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Eupheme (moon)

Eupheme
Discovery
Discovered byScott S. Sheppard
Discovery date2003
Designations
Designation
Jupiter LX
Pronunciation/juːˈfm/[1]
Named after
Ευφήμη Eyphēmē
S/2003 J 3
AdjectivesEuphemean /juːfɪˈmən/[2]
Orbital characteristics[3]
21199710 km
Eccentricity0.253
−627.8 days
168.7°
Inclination148.0°
292.0°
109.0°
Satellite ofJupiter
GroupAnanke group
Physical characteristics
Mean diameter
2 km
23.4

Eupheme /juːˈfm/, also Jupiter LX, originally known as S/2003 J 3, is an outer natural satellite of Jupiter, 2 km in diameter.

Discovery

It was discovered by a team of astronomers from the University of Hawaii led by Scott S. Sheppard in 2003.[4][5] The moon was lost following its discovery in 2003.[6][7][8][9] It was recovered in 2017 and given its permanent designation that year.[10]

Name

It was named in 2019 after Eupheme, the ancient Greek spirit of words of good omen, praise, acclaims, shouts of triumph, and applause, the daughter of Hephaestus and Aglaea and granddaughter of Zeus.[11] The name was suggested by Twitter user Lunartic (@iamalunartic) in a naming contest held by the Carnegie Institute who concurrently helped in naming another Jovian moon Philophrosyne.[12][13]

Orbit

Eupheme orbits Jupiter at an average distance of 19,622 Mm in 561.518 days, at an inclination of 146° to the ecliptic (146° to Jupiter's equator), in a retrograde direction and with an eccentricity of 0.2507. It belongs to the Ananke group, retrograde irregular moons that orbit Jupiter between 19.3 and 22.7 Gm, at inclinations of roughly 150°.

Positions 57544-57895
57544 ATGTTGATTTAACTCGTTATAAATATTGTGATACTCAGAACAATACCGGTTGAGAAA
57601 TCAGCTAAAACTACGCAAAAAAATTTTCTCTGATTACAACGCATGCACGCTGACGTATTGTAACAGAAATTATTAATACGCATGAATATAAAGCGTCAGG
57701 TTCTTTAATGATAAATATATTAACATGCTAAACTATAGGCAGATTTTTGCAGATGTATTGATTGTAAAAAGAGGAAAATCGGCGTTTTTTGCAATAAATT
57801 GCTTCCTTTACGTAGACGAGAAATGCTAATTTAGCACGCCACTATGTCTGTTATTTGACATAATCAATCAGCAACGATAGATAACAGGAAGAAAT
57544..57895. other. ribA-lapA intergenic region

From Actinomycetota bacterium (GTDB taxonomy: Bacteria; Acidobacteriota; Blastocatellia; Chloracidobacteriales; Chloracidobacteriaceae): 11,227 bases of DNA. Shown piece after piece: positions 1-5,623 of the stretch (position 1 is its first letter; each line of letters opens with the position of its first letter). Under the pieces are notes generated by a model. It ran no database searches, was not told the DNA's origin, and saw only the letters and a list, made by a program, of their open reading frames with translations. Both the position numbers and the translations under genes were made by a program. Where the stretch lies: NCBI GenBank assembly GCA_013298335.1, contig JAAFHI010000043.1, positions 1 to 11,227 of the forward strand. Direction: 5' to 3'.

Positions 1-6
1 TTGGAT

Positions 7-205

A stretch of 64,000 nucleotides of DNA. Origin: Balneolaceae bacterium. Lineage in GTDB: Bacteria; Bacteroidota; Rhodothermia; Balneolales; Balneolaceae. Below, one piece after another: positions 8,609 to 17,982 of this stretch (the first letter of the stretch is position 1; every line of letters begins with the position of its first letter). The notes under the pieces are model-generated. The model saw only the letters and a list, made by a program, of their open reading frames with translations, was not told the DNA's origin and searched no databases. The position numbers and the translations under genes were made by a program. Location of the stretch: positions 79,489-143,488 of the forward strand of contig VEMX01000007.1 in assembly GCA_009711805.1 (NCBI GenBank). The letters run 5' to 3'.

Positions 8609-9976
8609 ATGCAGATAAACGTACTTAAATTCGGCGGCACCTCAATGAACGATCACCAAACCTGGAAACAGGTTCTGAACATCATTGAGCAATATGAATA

References

  1. ^ Noah Webster (1884) A Practical Dictionary of the English Language
  2. ^ James Petigru Carson (1920) Life, Letters and Speeches of James Louis Petigru, p. 318
  3. ^ S.S. Sheppard (2019), Moons of Jupiter, Carnegie Science, on line
  4. ^ Daniel W. E. Green (March 4, 2003). "IAUC 8087: Satellites of Jupiter". International Astronomical Union.
  5. ^ MPEC 2003-E11: S/2003 J 1, 2003 J 2, 2003 J 3, 2003 J 4, 2003 J 5, 2003 J 6, 2003 J 7 March 4, 2003 (discovery and ephemeris)
  6. ^ Beatty, Kelly (April 4, 2012). "Outer-Planet Moons Found — and Lost". www.skyandtelescope.com. Sky & Telescope. Retrieved June 27, 2017.
  7. ^ Brozović, Marina; Jacobson, Robert A. (March 9, 2017). "The Orbits of Jupiter's Irregular Satellites". The Astronomical Journal. 153 (4): 147. Bibcode:2017AJ....153..147B. doi:10.3847/1538-3881/aa5e4d.
  8. ^ Jacobson, B.; Brozović, M.; Gladman, B.; Alexandersen, M.; Nicholson, P. D.; Veillet, C. (September 28, 2012). "Irregular Satellites of the Outer Planets: Orbital Uncertainties and Astrometric Recoveries in 2009–2011". The Astronomical Journal. 144 (5): 132. Bibcode:2012AJ....144..132J. doi:10.1088/0004-6256/144/5/132.
  9. ^ Sheppard, Scott S. (2017). "New Moons of Jupiter Announced in 2017". home.dtm.ciw.edu. Retrieved June 27, 2017. We likely have all of the lost moons in our new observations from 2017, but to link them back to the remaining lost 2003 objects requires more observations a year later to confirm the linkages, which will not happen until early 2018. ... There are likely a few more new moons as well in our 2017 observations, but we need to reobserve them in 2018 to determine which of the discoveries are new and which are lost 2003 moons.
  10. ^ Sheppard, Scott S. (2017). "Jupiter's Known Satellites". home.dtm.ciw.edu. Archived from the original on March 18, 2015. Retrieved August 10, 2017.
  11. ^ "Planet and Satellite Names and Discoverers". USGS Astrogeology Science Center. Retrieved August 27, 2019.
  12. ^ "Naming Contest for Newly-discovered Moons of Jupiter". www.iau.org. Retrieved August 27, 2019.
  13. ^ "Public Contest Successfully Finds Names For Jupiter's New Moons". www.iau.org. Retrieved August 27, 2019.